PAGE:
"[is] fully able to divine," meaning that he can find things out by divination. The infinitive absolute appears before the finite verb for emphasis, stressing his ability to do this.


Notes for Gen 44:16LEB

The imperfect verbal form here indicates the subject’s potential.


The Hitpael form of the verb צָדֵק (tsadeq) here means "to prove ourselves just, to declare ourselves righteous, to prove our innocence."


Yahweh has exposed the sin of your servants. The first three questions are rhetorical; Judah is stating that there is nothing they can say to clear themselves. He therefore must conclude that they have been found guilty.


Notes for Gen 44:17LEB

The words "the rest of" have been supplied in the translation for clarification and for stylistic reasons.


"up" (reflecting directions from their point of view – "up" to Canaan; "down" to Egypt).


Notes for Gen 44:18LEB

"Please my lord, let your servant speak a word into the ears of my lord."


"and let not your anger burn against your servant."


You are just like Pharaoh. Judah’s speech begins with the fear and trembling of one who stands condemned. Joseph has as much power as Pharaoh, either to condemn or to pardon. Judah will make his appeal, wording his speech in such a way as to appeal to Joseph’s compassion for the father, whom he mentions no less than fourteen times in the speech.


Notes for Gen 44:20LEB

"and a small boy of old age," meaning that he was born when his father was elderly.


"his"; the referent (the boy just mentioned) has been specified in the translation for clarity.


"he, only he, to his mother is left."


Notes for Gen 44:21LEB

The cohortative after the imperative indicates purpose here.


"that I may set my eyes upon him."


Notes for Gen 44:22LEB

"he"; the referent (the boy’s father, i.e., Jacob) has been specified in the translation for clarity.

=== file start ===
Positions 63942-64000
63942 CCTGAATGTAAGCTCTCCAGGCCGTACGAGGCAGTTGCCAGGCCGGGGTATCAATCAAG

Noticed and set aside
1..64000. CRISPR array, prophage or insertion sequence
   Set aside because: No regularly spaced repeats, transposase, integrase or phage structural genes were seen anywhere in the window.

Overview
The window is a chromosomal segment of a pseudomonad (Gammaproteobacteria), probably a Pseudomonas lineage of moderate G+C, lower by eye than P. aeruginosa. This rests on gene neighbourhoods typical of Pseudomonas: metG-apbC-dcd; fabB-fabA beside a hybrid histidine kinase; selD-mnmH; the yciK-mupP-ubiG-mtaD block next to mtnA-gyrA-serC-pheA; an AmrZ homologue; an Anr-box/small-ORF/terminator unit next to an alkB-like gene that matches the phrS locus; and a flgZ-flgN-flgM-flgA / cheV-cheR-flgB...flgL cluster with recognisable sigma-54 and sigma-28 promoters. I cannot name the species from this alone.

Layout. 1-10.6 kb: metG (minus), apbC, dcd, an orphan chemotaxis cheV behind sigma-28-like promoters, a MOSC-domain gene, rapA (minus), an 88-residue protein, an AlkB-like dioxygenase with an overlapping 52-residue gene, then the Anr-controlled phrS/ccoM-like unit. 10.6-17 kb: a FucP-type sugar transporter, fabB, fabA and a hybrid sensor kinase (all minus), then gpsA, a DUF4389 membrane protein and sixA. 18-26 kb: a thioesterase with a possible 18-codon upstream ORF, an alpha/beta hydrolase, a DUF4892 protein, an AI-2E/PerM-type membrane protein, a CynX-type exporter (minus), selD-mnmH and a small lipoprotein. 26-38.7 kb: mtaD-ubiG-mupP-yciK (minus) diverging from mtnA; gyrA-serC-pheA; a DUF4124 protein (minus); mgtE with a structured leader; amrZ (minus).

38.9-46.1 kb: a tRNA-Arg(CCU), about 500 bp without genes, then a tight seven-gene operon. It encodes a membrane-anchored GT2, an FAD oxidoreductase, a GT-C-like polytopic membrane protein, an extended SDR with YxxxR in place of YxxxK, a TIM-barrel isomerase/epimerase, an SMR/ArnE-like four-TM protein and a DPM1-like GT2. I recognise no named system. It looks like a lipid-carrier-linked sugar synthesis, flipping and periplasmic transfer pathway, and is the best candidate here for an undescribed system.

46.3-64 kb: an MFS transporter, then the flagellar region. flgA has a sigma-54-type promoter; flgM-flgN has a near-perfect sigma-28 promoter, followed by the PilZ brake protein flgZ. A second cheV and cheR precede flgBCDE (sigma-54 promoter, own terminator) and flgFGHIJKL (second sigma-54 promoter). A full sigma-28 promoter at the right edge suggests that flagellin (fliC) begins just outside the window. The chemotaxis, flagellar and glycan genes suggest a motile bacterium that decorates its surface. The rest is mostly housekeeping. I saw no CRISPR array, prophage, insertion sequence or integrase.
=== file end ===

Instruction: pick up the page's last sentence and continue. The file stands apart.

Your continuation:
The last two verbs are perfect tenses with vav consecutive. The first is subordinated to the second as a conditional clause.


Notes for Gen 44:26LEB

The direct object is not specified in the Hebrew text, but is implied; "there" is supplied in the translation for stylistic reasons.


"go down."


Notes for Gen 44:27LEB

"that two sons my wife bore to me."


Notes for Gen 44:28LEB

"went forth from me."


Notes for Gen 44:29LEB

The construction uses a perfect verbal form with the vav consecutive to introduce the conditional clause and then another perfect verbal form with a vav consecutive to complete the sentence: "if you take…then you will bring down."


The expression bring down my gray hair is figurative, using a part for the whole – they would put Jacob in the grave. But the gray head signifies a long life of worry and trouble. See Gen 42:38LEB.


"evil/calamity." The term is different than the one used in the otherwise identical statement recorded in v. 31 (see also Gen 42:38LEB).


"to Sheol," the dwelling place of the dead.


Notes for Gen 44:30LEB

"his life is bound up in his life."


Notes for Gen 44:31LEB

"when he sees that there is no boy."


Notes for Gen 44:32LEB

Or "for."


Notes for Gen 44:34LEB

The Hebrew text has "lest I see," which expresses a negative purpose – "I cannot go up lest I see."


"the calamity which would find my father."